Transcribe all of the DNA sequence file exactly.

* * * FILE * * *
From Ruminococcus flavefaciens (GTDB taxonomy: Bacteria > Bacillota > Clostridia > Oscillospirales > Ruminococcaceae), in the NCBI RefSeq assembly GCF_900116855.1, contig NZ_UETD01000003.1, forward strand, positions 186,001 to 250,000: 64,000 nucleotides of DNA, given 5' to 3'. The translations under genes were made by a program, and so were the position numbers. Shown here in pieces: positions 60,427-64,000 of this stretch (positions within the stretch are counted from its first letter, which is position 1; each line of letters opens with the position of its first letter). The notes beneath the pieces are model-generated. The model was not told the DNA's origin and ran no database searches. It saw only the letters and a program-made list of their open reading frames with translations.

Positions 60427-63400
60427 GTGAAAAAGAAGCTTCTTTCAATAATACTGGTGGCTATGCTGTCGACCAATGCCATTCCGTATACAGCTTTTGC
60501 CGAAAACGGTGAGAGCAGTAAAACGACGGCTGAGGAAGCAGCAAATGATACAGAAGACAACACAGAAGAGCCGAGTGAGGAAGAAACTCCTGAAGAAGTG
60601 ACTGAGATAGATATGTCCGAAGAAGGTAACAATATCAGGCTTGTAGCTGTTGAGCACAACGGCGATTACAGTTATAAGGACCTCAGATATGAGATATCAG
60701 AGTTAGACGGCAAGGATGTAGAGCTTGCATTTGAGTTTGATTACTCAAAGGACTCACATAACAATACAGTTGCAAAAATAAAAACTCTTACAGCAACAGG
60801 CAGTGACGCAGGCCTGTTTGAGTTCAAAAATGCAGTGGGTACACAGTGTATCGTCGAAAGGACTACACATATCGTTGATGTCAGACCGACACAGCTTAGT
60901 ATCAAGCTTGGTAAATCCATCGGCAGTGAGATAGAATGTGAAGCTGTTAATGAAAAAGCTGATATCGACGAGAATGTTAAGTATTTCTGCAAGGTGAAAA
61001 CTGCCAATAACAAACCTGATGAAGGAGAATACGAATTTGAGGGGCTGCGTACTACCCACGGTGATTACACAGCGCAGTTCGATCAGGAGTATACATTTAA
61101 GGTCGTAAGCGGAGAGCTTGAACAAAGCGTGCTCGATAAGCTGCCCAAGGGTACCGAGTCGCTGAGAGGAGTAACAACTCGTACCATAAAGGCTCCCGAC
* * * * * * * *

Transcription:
From Ruminococcus flavefaciens (GTDB taxonomy: Bacteria > Bacillota > Clostridia > Oscillospirales > Ruminococcaceae), in the NCBI RefSeq assembly GCF_900116855.1, contig NZ_UETD01000003.1, forward strand, positions 186,001 to 250,000: 64,000 nucleotides of DNA, given 5' to 3'. The translations under genes were made by a program, and so were the position numbers. Shown here in pieces: positions 60,427-64,000 of this stretch (positions within the stretch are counted from its first letter, which is position 1; each line of letters opens with the position of its first letter). The notes beneath the pieces are model-generated. The model was not told the DNA's origin and ran no database searches. It saw only the letters and a program-made list of their open reading frames with translations.

Positions 60427-63400
60427 GTGAAAAAGAAGCTTCTTTCAATAATACTGGTGGCTATGCTGTCGACCAATGCCATTCCGTATACAGCTTTTGC
60501 CGAAAACGGTGAGAGCAGTAAAACGACGGCTGAGGAAGCAGCAAATGATACAGAAGACAACACAGAAGAGCCGAGTGAGGAAGAAACTCCTGAAGAAGTG
60601 ACTGAGATAGATATGTCCGAAGAAGGTAACAATATCAGGCTTGTAGCTGTTGAGCACAACGGCGATTACAGTTATAAGGACCTCAGATATGAGATATCAG
60701 AGTTAGACGGCAAGGATGTAGAGCTTGCATTTGAGTTTGATTACTCAAAGGACTCACATAACAATACAGTTGCAAAAATAAAAACTCTTACAGCAACAGG
60801 CAGTGACGCAGGCCTGTTTGAGTTCAAAAATGCAGTGGGTACACAGTGTATCGTCGAAAGGACTACACATATCGTTGATGTCAGACCGACACAGCTTAGT
60901 ATCAAGCTTGGTAAATCCATCGGCAGTGAGATAGAATGTGAAGCTGTTAATGAAAAAGCTGATATCGACGAGAATGTTAAGTATTTCTGCAAGGTGAAAA
61001 CTGCCAATAACAAACCTGATGAAGGAGAATACGAATTTGAGGGGCTGCGTACTACCCACGGTGATTACACAGCGCAGTTCGATCAGGAGTATACATTTAA
61101 GGTCGTAAGCGGAGAGCTTGAACAAAGCGTGCTCGATAAGCTGCCCAAGGGTACCGAGTCGCTGAGAGGAGTAACAACTCGTACCATAAAGGCTCCCGAC